Olympic Natural Resources Center to host planetarium in Forks

The two presentations will take place this Saturday.

FORKS — The first of two programs planned this month at the Olympic Natural Resources Center in Forks is set Saturday.

The center at 1455 S. Forks Ave. will host the University of Washington’s Astronomy Program, complete with the Mobile Planetarium, in two interactive presentations.

A family-focused program is set from 1 p.m. to 3 p.m. and a program specifically for adults from 7 p.m. to 9 p.m. Both afternoon and evening programs will be in the Hemlock Forest Room.

The planetarium shows are about 20 minutes long, so groups of people can cycle through the performances or come back in for a repeat viewing.

In addition to the planetarium show will be other activities, including a PowerPoint presentation and the use of a telescope.

The afternoon session will include child-focused presentations and activities, while the evening session will include more in-depth presentations.

The volunteer presenters are Rodrigo Luger, John Lurie, Margaret Lazzarini, Phoebe Sanderbeck and Diana Windemuth.

Luger is a fifth-year doctoral student searching for planets around other stars and trying to understand whether they might be habitable. His interest is in binary systems and the structure of the Milky Way.

Lazzarini is a second-year doctoral student focusing on high-energy astronomy, currently working to categorize the X-ray source population in Andromeda.

Sanderbeck is a fifth-year doctoral student whose research focuses on the physics of the early universe.

Windemuth is a fourth-year graduate student working on detecting and characterizing extra-solar planets orbiting binary stars.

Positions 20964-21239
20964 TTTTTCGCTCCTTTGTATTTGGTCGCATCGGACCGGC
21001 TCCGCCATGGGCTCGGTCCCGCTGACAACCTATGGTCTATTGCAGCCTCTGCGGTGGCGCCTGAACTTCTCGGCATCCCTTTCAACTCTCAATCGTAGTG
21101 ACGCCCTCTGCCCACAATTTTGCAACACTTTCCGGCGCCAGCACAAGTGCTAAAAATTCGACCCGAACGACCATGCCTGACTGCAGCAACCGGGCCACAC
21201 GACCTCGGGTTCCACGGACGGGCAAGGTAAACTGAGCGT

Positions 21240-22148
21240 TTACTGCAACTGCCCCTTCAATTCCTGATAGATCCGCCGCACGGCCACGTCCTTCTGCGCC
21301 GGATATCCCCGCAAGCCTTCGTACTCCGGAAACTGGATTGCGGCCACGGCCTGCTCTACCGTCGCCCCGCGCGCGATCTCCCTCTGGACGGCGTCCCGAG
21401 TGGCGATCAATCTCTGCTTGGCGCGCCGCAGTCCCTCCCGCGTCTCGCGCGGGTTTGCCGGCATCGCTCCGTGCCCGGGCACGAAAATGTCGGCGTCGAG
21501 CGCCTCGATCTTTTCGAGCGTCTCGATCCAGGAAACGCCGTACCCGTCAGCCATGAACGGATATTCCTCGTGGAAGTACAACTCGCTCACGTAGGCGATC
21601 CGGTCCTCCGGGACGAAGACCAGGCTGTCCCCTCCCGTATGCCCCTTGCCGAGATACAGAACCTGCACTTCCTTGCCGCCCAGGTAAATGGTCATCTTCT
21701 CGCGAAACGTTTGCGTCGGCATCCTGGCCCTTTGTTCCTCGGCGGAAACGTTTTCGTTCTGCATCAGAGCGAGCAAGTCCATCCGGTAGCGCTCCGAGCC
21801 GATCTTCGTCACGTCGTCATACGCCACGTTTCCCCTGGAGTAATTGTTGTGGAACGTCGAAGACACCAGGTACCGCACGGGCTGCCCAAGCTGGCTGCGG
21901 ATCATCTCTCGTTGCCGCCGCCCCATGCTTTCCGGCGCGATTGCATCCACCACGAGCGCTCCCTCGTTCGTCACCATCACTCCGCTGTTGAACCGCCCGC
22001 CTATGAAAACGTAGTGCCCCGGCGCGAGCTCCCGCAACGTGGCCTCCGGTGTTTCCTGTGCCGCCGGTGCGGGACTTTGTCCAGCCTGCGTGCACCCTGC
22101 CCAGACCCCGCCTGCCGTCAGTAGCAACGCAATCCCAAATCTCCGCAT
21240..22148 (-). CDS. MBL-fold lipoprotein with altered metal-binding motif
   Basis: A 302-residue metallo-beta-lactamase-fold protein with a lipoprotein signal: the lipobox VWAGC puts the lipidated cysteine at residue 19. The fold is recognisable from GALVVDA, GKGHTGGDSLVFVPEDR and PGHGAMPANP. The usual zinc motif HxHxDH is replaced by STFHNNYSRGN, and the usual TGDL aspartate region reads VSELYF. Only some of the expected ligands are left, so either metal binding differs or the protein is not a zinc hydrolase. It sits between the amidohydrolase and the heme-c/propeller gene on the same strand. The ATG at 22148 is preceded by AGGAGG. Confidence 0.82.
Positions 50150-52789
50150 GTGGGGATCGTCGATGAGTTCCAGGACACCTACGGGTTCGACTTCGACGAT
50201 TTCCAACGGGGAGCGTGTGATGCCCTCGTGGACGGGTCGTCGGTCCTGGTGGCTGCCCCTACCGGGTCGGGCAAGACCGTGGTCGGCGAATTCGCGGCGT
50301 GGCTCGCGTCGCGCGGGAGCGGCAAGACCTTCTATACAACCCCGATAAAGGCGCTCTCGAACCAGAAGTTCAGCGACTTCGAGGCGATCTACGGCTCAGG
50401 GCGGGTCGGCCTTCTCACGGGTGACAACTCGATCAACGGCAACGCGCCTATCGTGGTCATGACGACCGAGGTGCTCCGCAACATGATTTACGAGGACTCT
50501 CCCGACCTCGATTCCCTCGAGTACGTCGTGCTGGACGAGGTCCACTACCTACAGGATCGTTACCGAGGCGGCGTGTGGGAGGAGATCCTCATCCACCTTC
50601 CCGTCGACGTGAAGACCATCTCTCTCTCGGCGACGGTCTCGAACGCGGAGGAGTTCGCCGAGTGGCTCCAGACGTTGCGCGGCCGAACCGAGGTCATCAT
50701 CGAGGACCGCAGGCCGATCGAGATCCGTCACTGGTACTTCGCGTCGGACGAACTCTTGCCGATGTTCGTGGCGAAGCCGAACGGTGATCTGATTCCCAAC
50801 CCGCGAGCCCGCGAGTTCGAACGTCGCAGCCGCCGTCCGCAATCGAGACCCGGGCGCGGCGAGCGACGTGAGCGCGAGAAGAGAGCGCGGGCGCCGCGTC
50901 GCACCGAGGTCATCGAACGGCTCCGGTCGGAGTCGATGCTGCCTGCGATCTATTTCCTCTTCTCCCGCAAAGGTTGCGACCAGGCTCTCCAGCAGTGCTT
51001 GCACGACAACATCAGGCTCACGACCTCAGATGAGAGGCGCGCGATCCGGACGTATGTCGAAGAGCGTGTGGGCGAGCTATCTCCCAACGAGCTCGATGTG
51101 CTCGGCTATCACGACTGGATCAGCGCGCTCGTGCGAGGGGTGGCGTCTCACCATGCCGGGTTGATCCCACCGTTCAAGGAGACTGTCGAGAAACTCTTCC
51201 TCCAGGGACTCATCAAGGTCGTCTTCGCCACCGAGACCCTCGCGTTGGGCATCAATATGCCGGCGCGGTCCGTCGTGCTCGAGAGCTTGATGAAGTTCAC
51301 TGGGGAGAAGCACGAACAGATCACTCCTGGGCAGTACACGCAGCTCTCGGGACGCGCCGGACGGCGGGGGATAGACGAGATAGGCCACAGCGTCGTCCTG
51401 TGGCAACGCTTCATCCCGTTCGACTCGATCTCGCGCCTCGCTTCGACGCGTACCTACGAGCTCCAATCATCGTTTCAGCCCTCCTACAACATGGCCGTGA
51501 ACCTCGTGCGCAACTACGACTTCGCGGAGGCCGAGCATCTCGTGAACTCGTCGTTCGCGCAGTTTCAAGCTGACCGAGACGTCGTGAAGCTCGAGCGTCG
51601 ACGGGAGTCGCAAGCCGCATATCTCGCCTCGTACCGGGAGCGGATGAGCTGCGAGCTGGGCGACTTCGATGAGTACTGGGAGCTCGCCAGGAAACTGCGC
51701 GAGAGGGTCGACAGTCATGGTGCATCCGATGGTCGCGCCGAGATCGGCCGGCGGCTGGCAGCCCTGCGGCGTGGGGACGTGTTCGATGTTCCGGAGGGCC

The planetarium’s dome, created by the company Go-Dome, is an inflatable room resembling an igloo.

About 10 feet high and 20 feet across, the dome can fit about two dozen viewers.

It is a fully functional planetarium that offers many of the same images as the high-tech planetarium located on the university campus.

The planetarium runs Microsoft Research’s World Wide Telescope software on a laptop computer.

A large hemispherical mirror projects the high-density image from the back of the dome across three-quarters of its interior.

A second program is planned for 7 p.m. Sept. 13 in the Hemlock Room.

Parker MacCready of the University of Washington’s School of Oceanography will speak on “Ocean Acidification and Harmful Algal Blooms on the Washington Coasts.”

The coastal waters of Washington are highly productive because of the upwelling of nutrients, but that upwelling also brings water that is naturally more acidic than surface waters offshore, according to MacCready.

This combined with ocean acidification because of increased carbon dioxide has caused serious problems for shellfish growers because larval oysters often cannot survive the corrosive conditions.

Another threat, especially for razor clams, is the harmful algal blooms that often close beaches to shellfish harvesting.

MacCready will describe a new tool to respond to these issues: the LiveOcean daily forecast model. LiveOcean makes a three-day forecast of ocean conditions every day, much like a weather model, including biological and chemical properties.

MacCready has been on the faculty at the UW School of Oceanography since 1994, specializing in the physics of ocean circulation in coastal and estuarine regions.

He collaborates with chemists and biologists to build computer models of ocean circulation and biogeochemistry.

He received his doctorate in 1991 from UW and a master’s from the California Institute of Technology in 1986, and is an author listed on more than 50 publications.

Programs are free, funded through the Rosmond Forestry Education Fund. Refreshments will be served and a potluck of favorite desserts is encouraged.

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